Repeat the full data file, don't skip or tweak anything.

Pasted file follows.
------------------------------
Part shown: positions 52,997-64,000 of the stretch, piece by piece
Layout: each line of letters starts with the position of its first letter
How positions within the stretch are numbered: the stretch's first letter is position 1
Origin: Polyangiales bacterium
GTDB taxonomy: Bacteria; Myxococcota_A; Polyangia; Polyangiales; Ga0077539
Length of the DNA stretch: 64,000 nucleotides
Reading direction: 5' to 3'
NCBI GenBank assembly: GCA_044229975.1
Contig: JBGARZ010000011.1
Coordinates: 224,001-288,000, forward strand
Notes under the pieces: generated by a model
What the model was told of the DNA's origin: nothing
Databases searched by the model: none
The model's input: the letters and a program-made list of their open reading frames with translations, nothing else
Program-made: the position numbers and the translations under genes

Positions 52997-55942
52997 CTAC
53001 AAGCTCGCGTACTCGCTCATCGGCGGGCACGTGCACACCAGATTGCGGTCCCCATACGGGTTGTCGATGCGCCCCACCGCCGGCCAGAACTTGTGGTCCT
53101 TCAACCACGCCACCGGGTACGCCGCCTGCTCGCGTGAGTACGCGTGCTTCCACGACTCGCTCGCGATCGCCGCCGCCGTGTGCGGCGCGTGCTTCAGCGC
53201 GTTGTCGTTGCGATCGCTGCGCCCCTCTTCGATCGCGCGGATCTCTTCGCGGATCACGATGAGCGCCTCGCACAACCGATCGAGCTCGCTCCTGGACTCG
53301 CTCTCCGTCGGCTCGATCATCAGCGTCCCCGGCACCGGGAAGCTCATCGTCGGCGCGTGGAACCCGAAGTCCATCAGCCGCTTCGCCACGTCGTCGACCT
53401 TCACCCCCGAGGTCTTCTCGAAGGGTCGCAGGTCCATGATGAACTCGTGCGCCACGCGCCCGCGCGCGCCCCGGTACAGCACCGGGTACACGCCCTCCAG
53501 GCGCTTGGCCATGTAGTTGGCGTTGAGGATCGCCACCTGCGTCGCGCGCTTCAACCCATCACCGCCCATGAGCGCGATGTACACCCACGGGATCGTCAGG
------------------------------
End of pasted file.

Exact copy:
Part shown: positions 52,997-64,000 of the stretch, piece by piece
Layout: each line of letters starts with the position of its first letter
How positions within the stretch are numbered: the stretch's first letter is position 1
Origin: Polyangiales bacterium
GTDB taxonomy: Bacteria; Myxococcota_A; Polyangia; Polyangiales; Ga0077539
Length of the DNA stretch: 64,000 nucleotides
Reading direction: 5' to 3'
NCBI GenBank assembly: GCA_044229975.1
Contig: JBGARZ010000011.1
Coordinates: 224,001-288,000, forward strand
Notes under the pieces: generated by a model
What the model was told of the DNA's origin: nothing
Databases searched by the model: none
The model's input: the letters and a program-made list of their open reading frames with translations, nothing else
Program-made: the position numbers and the translations under genes

Positions 52997-55942
52997 CTAC
53001 AAGCTCGCGTACTCGCTCATCGGCGGGCACGTGCACACCAGATTGCGGTCCCCATACGGGTTGTCGATGCGCCCCACCGCCGGCCAGAACTTGTGGTCCT
53101 TCAACCACGCCACCGGGTACGCCGCCTGCTCGCGTGAGTACGCGTGCTTCCACGACTCGCTCGCGATCGCCGCCGCCGTGTGCGGCGCGTGCTTCAGCGC
53201 GTTGTCGTTGCGATCGCTGCGCCCCTCTTCGATCGCGCGGATCTCTTCGCGGATCACGATGAGCGCCTCGCACAACCGATCGAGCTCGCTCCTGGACTCG
53301 CTCTCCGTCGGCTCGATCATCAGCGTCCCCGGCACCGGGAAGCTCATCGTCGGCGCGTGGAACCCGAAGTCCATCAGCCGCTTCGCCACGTCGTCGACCT
53401 TCACCCCCGAGGTCTTCTCGAAGGGTCGCAGGTCCATGATGAACTCGTGCGCCACGCGCCCGCGCGCGCCCCGGTACAGCACCGGGTACACGCCCTCCAG
53501 GCGCTTGGCCATGTAGTTGGCGTTGAGGATCGCCACCTGCGTCGCGCGCTTCAACCCATCACCGCCCATGAGCGCGATGTACACCCACGGGATCGTCAGG